As he set off from China a few weeks ago to complete the longest leg of his world tour by flying over the Pacific to reach Hawaii, Solar Impulse 2 was forced to land in Japan, due to unfavorable weather conditions. Since June 2, the plane has been blocked at Nagoya, waiting for a shooting window allowing him to take off for a journey of five days and five nights, still without any fossil energy.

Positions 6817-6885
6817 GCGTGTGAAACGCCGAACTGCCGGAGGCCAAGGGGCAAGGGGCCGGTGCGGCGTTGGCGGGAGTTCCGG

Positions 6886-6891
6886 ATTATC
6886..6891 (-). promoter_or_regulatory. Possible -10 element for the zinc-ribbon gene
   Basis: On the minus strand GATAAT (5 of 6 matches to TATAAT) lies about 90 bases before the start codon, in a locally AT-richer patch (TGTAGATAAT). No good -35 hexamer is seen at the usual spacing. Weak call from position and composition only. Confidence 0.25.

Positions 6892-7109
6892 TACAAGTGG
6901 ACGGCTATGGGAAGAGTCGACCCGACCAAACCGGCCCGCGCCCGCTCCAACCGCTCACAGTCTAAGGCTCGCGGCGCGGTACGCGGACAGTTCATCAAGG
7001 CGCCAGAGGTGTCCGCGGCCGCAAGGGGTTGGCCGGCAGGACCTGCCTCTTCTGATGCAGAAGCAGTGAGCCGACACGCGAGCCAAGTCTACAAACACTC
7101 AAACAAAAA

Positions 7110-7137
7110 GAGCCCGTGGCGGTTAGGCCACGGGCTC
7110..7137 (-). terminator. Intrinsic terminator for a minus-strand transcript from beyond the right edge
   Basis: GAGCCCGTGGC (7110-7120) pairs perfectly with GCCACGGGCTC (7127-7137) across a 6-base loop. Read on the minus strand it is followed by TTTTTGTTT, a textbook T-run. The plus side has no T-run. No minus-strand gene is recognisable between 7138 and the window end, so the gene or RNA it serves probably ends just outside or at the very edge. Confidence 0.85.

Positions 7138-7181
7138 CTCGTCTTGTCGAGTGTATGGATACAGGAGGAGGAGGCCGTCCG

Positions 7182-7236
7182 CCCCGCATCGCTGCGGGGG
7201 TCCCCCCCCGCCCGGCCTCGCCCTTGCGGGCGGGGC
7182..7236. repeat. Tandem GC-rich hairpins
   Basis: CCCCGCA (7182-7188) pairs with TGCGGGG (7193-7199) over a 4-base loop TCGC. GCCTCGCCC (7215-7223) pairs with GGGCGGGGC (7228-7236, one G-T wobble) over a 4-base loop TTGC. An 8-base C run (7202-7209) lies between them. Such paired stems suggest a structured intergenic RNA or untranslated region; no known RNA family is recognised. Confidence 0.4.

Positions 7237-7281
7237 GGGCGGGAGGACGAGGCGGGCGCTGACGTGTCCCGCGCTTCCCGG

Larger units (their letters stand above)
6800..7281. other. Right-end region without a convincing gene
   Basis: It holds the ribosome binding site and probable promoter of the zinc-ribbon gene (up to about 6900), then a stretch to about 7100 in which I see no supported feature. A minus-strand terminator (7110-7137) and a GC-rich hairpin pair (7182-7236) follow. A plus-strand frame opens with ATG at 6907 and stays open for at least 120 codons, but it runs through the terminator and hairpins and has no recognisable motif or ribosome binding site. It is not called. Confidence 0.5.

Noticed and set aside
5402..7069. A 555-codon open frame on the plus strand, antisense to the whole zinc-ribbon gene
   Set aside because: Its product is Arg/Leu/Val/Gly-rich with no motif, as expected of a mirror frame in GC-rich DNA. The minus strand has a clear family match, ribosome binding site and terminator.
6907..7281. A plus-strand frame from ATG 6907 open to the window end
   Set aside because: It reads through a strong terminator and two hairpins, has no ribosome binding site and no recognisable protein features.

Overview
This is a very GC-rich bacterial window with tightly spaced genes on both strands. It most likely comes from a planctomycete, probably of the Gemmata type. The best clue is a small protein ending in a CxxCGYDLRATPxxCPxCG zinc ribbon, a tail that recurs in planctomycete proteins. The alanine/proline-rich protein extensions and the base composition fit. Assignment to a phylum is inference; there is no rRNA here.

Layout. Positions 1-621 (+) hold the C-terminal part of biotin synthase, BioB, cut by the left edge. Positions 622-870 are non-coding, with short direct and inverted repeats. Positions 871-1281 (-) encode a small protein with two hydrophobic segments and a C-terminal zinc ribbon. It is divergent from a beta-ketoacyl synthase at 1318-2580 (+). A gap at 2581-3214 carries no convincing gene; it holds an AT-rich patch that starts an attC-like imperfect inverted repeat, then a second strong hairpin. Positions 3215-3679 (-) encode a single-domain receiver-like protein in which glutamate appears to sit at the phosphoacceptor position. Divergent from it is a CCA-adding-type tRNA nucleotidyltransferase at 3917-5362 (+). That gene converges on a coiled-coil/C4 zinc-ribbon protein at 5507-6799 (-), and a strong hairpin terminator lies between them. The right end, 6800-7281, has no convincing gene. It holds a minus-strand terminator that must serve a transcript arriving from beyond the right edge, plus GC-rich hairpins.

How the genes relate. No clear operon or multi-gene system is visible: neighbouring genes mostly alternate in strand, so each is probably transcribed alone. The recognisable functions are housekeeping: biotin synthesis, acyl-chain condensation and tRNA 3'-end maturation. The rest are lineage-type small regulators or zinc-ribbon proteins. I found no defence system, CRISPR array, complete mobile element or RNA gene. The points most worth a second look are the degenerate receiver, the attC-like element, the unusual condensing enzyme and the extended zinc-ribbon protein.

The rainy season is now well established on the archipelago, and the weather forecasts begin to be unreliable beyond 5 to 6 days. Problem, the plane has very limited room for maneuver during flights spanning more than 24 hours. Therefore, it is essential to ensure favorable conditions, especially since Solar Impulse will soon be over the Pacific, without the possibility of landing. Now the team hopes that time will allow them to leave quickly, before being permanently blocked for two months.